An interface re-design story

October 5, 2009

This is a short summary of a “typical” re-design process, showing some of the steps that led us towards a solution. I had been asked to redesign some of the back office software for a quick serve restaurant chain.  The people who managed all their software were evidently satisfied with the screens used for point of sale touch screen entry (like a cash register).

However, I was alarmed I saw this screen, and did manage to get a contract to develop a new design concept (not a final design). Frankly,  I was amazed later to see how productive staff actually were when using  the original version.

A screen before redesign

Customers in this restaurant walk down a sandwich line, and arrive at the end with their sandwich complete.  A clerk then rings up the sandwich(s), along with drinks, chips, etc. , using the screen at the right.

Although there’s an “icon’ for each sandwich, there really are only two images — one for large, and another for small.  The tiny text carries all the information.  And because there are now so many products (in addition to large and small, many sandwiches are available as child size, party size, salad instead of sandwich, etc) everal screens are needed to handle the full set. It’s a confusing complex web.

After a lengthy period of visiting stores, watching staff behind the “cash register” (pos system), and even running the pos system in one store for half a day myself, I began the actual design process.

Here was an early attempt to rework that screen.  I tried to set up “shift” or “context” keys at the top to indicate what kind of sandwich (or salad).  Drinks were shown on the right, and there were some discount keys as well. However, people looking at this screen didn’t get a clear picture of how it works.

Design idea #2

Part of the design process is coming up with bad designs, understanding what’s wrong with them, and moving on. Here we had a concept that seemed solid, but no visual indications that wold guide the users.

While the visual design didn’t work, I was convinced that the underlying organizationt was sound.  By using strong color and outlines to emphasize the context buttons at the top, and to clearly indicate which kind of sandwich (or salad) was selected, the whole screen became much more readable.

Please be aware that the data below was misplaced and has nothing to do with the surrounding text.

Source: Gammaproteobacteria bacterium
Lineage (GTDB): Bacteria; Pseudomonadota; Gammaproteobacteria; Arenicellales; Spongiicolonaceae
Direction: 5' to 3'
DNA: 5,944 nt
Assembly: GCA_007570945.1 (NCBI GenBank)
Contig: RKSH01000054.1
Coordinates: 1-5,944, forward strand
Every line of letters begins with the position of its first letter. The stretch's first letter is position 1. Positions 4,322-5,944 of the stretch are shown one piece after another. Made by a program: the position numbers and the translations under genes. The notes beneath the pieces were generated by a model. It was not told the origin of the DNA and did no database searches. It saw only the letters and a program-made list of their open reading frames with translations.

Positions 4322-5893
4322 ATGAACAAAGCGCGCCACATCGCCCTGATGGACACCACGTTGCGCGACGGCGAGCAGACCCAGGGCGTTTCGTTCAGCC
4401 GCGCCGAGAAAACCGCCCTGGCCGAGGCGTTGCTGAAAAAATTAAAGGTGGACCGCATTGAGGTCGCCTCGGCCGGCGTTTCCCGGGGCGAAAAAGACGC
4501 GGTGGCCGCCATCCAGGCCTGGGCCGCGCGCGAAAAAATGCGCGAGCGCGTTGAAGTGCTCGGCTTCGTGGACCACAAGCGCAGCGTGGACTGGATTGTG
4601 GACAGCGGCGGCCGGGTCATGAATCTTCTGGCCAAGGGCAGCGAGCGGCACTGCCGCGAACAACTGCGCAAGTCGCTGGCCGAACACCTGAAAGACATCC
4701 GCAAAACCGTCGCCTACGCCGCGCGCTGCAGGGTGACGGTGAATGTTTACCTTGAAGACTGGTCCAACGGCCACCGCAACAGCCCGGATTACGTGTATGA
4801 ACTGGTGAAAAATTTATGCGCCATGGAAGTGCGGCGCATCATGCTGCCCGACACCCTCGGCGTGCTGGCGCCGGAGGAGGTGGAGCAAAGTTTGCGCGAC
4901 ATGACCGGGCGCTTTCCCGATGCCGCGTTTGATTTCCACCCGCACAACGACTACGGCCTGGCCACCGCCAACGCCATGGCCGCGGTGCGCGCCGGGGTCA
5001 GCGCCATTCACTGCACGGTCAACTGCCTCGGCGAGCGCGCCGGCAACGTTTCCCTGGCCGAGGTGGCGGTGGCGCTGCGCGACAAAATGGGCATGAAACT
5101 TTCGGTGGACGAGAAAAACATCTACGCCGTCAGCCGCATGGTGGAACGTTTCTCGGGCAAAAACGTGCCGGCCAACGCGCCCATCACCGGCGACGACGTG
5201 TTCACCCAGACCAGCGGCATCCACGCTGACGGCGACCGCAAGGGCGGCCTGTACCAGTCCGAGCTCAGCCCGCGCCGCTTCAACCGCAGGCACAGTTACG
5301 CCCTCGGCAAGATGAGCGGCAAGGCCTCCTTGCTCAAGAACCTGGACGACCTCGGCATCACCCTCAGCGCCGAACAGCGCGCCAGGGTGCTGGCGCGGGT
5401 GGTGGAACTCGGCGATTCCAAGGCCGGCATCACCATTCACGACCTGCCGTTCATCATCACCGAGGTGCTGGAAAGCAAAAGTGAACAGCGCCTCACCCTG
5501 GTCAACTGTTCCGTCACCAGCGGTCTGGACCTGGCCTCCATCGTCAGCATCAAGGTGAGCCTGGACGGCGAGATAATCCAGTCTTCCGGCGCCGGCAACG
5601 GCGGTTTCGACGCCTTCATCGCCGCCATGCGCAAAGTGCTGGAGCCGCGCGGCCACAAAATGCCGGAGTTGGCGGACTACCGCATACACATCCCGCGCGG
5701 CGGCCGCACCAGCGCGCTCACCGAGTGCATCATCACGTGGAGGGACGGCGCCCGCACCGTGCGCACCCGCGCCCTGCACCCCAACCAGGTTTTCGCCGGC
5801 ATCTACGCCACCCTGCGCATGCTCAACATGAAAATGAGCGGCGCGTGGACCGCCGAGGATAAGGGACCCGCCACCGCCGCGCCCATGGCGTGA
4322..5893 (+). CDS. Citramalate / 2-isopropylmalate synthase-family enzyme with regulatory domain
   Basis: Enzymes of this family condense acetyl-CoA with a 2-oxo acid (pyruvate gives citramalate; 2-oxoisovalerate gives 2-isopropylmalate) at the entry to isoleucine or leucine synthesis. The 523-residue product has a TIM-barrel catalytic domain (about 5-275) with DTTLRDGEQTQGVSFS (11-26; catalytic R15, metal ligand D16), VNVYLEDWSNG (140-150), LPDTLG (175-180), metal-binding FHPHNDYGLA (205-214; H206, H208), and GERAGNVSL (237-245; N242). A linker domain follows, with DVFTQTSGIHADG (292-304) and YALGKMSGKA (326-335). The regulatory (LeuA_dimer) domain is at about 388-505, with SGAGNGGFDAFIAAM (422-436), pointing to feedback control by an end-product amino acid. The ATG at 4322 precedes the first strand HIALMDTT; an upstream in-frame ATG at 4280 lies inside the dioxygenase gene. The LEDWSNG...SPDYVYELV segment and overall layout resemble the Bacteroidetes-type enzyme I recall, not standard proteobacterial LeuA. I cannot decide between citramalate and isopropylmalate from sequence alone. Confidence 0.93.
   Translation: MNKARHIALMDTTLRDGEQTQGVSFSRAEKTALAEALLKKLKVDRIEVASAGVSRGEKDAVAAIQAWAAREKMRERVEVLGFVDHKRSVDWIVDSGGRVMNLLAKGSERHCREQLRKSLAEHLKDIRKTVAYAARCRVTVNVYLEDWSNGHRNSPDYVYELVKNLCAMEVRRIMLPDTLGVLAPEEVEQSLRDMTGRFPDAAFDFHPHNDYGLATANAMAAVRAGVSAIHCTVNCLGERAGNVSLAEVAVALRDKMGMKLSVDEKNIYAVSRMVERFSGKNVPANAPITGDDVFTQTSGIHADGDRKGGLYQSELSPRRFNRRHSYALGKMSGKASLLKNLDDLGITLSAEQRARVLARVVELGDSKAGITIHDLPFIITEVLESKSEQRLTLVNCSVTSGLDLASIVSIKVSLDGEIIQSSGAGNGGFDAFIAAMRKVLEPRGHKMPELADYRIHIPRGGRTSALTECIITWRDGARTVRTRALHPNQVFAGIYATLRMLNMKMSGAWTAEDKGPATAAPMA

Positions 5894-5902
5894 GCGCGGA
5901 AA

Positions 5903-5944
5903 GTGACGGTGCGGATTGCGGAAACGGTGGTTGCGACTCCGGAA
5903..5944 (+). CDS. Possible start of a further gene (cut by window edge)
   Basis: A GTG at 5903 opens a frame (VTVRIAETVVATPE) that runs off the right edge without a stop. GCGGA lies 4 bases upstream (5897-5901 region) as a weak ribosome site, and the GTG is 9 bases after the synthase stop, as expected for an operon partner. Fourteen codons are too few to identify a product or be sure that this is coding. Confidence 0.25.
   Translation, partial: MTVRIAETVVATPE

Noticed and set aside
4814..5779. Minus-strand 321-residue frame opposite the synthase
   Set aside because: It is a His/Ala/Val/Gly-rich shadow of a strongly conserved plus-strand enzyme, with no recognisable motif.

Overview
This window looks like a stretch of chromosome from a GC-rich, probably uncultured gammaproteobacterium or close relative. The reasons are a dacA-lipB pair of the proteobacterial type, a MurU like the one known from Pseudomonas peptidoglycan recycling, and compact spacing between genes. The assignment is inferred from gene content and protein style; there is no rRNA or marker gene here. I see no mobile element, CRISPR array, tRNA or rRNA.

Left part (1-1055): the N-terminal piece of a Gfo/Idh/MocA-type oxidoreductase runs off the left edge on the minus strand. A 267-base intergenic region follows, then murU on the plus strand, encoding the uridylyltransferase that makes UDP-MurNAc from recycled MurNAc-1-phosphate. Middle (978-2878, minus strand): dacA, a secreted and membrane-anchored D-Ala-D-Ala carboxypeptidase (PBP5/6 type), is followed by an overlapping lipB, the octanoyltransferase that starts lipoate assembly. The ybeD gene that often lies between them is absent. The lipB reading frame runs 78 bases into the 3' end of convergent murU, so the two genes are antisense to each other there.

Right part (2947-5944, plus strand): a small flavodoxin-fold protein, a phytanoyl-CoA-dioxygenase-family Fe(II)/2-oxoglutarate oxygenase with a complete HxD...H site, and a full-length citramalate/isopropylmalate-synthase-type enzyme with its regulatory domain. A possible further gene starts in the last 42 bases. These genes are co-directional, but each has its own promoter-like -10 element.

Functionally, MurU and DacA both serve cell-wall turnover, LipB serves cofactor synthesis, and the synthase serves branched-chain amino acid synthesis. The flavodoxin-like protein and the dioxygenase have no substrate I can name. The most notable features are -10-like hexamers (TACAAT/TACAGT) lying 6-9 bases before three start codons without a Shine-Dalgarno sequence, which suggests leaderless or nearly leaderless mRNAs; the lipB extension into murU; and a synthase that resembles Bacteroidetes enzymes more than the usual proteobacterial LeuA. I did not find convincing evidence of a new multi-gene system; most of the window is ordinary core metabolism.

However, users were very worried about needing to hit both a context button and a filling button in order to enter a sandwich.  They were relieved when I added some “hot keys” — buttons shown in light red that allow one-press entry of popular items.  I’m still not convinced that this would be a big time saver, but it totally won over the users, and that was very important. We also had a notion of “persistence”, so that large or small sandwich type settings might remain, while child size would only last for the one sandwich being entered.

Design idea #4

This all worked better, but management felt that our new design, while it may be functional, was dull compared to what they had.  I had to agree.

So, we started playing with color — both to bring some life, and to provide clearer cues about the function and category of each button.

Design idea #6

This is still a work in process.  Management has been slow to accept the new design as something that will improve productivity, and so it’s not yet been implemented.  Frustrating, perhaps, but true.

This is design in the real world . . . not always understood, not always sought after, not simple, and often not cheap.  But the end result should appear simple, clear, and obvious.

7 Responses to “An interface re-design story”

  1. Julian Lyndon-Smith said